Trump's tweets can lead to war

Trump's tweets can lead to war

Revolutionary Guard chief responds after US President Trump threatened to 'destroy' Iranian vessels if harassed. The leader of Iran's elite Islamic Revolutionary Guard Corps (IRGC) has promised a "crushing response" to any American military attacks in the Gulf after United States President Donald Trump threatened to "shoot down and destroy" Iranian vessels, Al Jazeera writes in the article Iran promises 'to crush' US forces if ships attacked in Gulf. Iran officials on Thursday also accused Trump of "bullying" and said he should focus on caring for US service members infected with the coronavirus instead of making threats.

Thousands of US service members have contracted the virus, including hundreds on a stricken aircraft carrier, docked in Guam, and at least two have died from COVID-19. "I have ordered our naval forces to destroy any American terrorist force in the Persian Gulf that threatens security of Iran's military or non-military ships," General Hossein Salami told national TV. "Security of the Persian Gulf is part of Iran's strategic priorities."

The US president's tweet on Wednesday saying he had authorised the US Navy in the region to attack any Iranian fast boats that engaged American military assets came after an encounter last week between the two forces in the Gulf. "US forces have no business 7,000 miles [12,500km] away from home, provoking our sailors off our OWN Persian Gulf shores," wrote Iran's Foreign Affairs Minister Javad Zarif on Twitter. After Iran's announcement of the launch of a military reconnaissance satellite on Wednesday, Trump wrote on Twitter, without citing any specific incident: "I have instructed the United States Navy to shoot down and destroy any and all Iranian gunboats if they harass our ships at sea." General Abolfazl Shekarchi, a spokesman for Iran's armed forces, called Trump "a bully" after issuing the threat.

At the Pentagon on Wednesday, the vice chairman of the Joint Chiefs of Staff, General John Hyten, welcomed Trump's tweet as a useful warning to Iran. He drew a parallel between last week's naval encounter in the Gulf and Wednesday's space launch, which he said was "just another example of Iranian malign behaviour". "And it goes right along with the harassment from the fastboats ... You put those two things together and it's just more examples of Iranian malign behaviour and misbehaviour," Hyten said. Iran considers the heavy US military presence in the Middle East a threat to its security.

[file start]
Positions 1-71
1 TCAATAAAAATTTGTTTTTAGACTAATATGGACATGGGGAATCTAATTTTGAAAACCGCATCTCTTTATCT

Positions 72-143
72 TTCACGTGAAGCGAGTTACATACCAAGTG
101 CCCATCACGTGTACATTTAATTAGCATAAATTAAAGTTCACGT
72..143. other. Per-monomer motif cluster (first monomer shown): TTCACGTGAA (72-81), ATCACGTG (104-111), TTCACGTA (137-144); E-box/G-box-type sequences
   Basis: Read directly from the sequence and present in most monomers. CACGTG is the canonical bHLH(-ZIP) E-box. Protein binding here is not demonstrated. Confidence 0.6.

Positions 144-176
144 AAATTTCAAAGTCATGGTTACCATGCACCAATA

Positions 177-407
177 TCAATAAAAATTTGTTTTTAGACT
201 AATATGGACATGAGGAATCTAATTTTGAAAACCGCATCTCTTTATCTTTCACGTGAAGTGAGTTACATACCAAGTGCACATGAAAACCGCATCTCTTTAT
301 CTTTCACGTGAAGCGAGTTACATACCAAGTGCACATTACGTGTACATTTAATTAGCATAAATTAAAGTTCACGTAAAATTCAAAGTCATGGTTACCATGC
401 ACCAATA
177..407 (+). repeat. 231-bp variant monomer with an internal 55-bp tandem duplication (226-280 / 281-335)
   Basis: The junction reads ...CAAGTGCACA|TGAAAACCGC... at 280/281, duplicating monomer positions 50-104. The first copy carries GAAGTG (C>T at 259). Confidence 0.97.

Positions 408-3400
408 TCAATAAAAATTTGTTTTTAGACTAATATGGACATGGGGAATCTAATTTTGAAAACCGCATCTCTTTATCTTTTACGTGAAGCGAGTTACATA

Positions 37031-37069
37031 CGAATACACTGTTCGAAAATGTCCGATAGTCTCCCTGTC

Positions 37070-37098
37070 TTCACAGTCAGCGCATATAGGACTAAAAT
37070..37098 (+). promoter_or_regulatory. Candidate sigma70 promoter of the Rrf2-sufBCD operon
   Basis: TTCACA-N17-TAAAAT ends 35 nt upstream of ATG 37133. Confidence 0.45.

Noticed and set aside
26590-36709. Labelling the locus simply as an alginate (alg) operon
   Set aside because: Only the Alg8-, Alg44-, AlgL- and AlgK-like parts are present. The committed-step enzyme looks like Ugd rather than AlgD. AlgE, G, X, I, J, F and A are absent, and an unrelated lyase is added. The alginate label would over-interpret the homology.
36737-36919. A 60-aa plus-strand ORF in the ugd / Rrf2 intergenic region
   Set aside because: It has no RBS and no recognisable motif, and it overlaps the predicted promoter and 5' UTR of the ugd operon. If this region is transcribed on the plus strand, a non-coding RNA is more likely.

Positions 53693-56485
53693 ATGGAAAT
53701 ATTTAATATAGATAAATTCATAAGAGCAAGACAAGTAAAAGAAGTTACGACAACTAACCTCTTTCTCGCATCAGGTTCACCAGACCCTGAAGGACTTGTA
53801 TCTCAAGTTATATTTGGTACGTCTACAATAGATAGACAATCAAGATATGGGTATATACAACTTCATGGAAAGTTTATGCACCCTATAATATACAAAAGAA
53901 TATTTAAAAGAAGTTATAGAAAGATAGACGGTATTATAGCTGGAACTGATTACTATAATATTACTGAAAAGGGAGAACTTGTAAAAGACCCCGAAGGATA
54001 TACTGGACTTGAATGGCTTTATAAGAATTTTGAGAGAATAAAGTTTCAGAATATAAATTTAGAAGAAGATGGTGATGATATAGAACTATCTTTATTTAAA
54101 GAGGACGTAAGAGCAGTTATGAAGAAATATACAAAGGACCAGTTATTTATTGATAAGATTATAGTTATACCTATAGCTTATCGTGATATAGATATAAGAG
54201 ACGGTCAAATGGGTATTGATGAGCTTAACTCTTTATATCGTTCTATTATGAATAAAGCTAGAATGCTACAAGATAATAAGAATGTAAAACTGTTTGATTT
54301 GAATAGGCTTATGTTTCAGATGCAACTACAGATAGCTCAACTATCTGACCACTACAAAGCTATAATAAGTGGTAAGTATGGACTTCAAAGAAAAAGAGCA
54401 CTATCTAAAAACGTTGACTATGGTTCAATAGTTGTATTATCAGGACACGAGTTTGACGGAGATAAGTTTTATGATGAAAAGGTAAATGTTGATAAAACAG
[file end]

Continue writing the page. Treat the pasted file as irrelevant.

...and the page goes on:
'Right of self-defence'

Senior Pentagon officials gave no indication that Trump had directed a fundamental change in military policy on Iran. "The president issued an important warning to the Iranians," David Norquist, the deputy secretary of defence, said when asked about the tweet. "What he was emphasising is all of our ships retain the right of self-defence." But Representative Elaine Luria, a Democrat and Navy veteran, said Trump's tweeting could lead to war. "The president's continued issuing of orders to our military via tweet is a threat to our national security and, if followed without clear guidance and rules of engagement, will unnecessarily escalate tensions with Iran and possibly lead to all-out-conflict," she said. Asked whether the tweet means a repeat of last week's incident in the Gulf would require a lethal US response, Hyten said: "I would have to be the captain of the ship in order to make that determination."

Provocative launch

Iran's space launch has potentially bigger implications for conflict with Iran. US officials say it was intended to advance Iran's development of intercontinental-range ballistic missiles that could threaten the US. Using a mobile launcher at a new site, the IRGC said it put the Noor, or "Light", satellite into a low orbit circling the Earth. Iranian national TV late on Wednesday showed footage of what it said was the satellite, and said it orbited the Earth within 90 minutes. National TV said the satellite's signals were being received. Hyten said it was too soon to know whether the launch had successfully placed a satellite in orbit. He said US tracking technology showed the launch vehicle had travelled "a very long way, which means it has the ability once again to threaten their neighbors, their allies, and we want to make sure they can never threaten the United States".

Secretary of State Mike Pompeo said the United Nations needs to evaluate whether the space launch was consistent with Security Council resolutions. "I don't think it remotely is and I think Iran needs to be held accountable for what it's done," Pompeo said.

In a letter on Wednesday to Trump, 50 former senior US officials and experts on Iran accused Tehran of using COVID-19 as a reason to pressure the US to ease sanctions, while continuing to spend money to bankroll "malign activities" in the region. The letter called on Trump "to double down on the maximum pressure campaign to force the mullahs to spend their money on the Iranian people, not their nuclear ambitions, imperialism, and internal oppression".

Tensions between Iran and the US increased earlier this year after an American air strike killed Qassem Soleimani, head of Iran's elite Quds Force, in Iraq. The assassination brought the two countries to the brink of war. Iran retaliated on January 8 with a rocket attack on Iraq's Ain al-Assad base where US forces were stationed. No US troops were killed or faced immediate bodily injury, but more than 100 were later diagnosed with traumatic brain injuries.

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